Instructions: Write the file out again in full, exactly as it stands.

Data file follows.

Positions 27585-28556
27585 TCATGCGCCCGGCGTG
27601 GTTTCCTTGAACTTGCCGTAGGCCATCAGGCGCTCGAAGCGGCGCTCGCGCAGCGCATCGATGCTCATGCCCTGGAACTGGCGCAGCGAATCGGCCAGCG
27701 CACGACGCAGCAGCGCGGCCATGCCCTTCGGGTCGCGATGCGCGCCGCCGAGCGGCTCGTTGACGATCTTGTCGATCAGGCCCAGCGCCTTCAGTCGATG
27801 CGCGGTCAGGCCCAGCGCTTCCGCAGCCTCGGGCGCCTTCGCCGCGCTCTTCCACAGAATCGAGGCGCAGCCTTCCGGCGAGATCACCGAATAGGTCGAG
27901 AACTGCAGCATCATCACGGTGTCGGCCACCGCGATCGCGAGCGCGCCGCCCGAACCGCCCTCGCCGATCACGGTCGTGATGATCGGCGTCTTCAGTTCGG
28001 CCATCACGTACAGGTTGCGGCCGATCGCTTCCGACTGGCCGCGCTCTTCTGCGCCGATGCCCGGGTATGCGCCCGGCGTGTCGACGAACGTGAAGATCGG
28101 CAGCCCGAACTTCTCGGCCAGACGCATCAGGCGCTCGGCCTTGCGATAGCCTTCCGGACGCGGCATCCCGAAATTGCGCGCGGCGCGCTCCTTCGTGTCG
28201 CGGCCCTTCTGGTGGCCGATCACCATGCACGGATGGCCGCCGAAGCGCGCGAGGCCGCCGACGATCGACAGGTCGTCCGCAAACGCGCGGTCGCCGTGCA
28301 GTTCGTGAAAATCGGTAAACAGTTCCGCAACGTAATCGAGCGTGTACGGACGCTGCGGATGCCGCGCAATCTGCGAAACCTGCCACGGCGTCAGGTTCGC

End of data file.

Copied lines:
Positions 27585-28556
27585 TCATGCGCCCGGCGTG
27601 GTTTCCTTGAACTTGCCGTAGGCCATCAGGCGCTCGAAGCGGCGCTCGCGCAGCGCATCGATGCTCATGCCCTGGAACTGGCGCAGCGAATCGGCCAGCG
27701 CACGACGCAGCAGCGCGGCCATGCCCTTCGGGTCGCGATGCGCGCCGCCGAGCGGCTCGTTGACGATCTTGTCGATCAGGCCCAGCGCCTTCAGTCGATG
27801 CGCGGTCAGGCCCAGCGCTTCCGCAGCCTCGGGCGCCTTCGCCGCGCTCTTCCACAGAATCGAGGCGCAGCCTTCCGGCGAGATCACCGAATAGGTCGAG
27901 AACTGCAGCATCATCACGGTGTCGGCCACCGCGATCGCGAGCGCGCCGCCCGAACCGCCCTCGCCGATCACGGTCGTGATGATCGGCGTCTTCAGTTCGG
28001 CCATCACGTACAGGTTGCGGCCGATCGCTTCCGACTGGCCGCGCTCTTCTGCGCCGATGCCCGGGTATGCGCCCGGCGTGTCGACGAACGTGAAGATCGG
28101 CAGCCCGAACTTCTCGGCCAGACGCATCAGGCGCTCGGCCTTGCGATAGCCTTCCGGACGCGGCATCCCGAAATTGCGCGCGGCGCGCTCCTTCGTGTCG
28201 CGGCCCTTCTGGTGGCCGATCACCATGCACGGATGGCCGCCGAAGCGCGCGAGGCCGCCGACGATCGACAGGTCGTCCGCAAACGCGCGGTCGCCGTGCA
28301 GTTCGTGAAAATCGGTAAACAGTTCCGCAACGTAATCGAGCGTGTACGGACGCTGCGGATGCCGCGCAATCTGCGAAACCTGCCACGGCGTCAGGTTCGC